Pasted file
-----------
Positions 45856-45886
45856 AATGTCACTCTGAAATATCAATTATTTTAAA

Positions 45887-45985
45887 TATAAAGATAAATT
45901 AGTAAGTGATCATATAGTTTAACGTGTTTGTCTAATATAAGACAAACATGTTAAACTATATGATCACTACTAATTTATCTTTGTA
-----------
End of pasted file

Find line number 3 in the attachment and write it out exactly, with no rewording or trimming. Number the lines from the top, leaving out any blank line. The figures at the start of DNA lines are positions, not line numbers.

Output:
Positions 45887-45985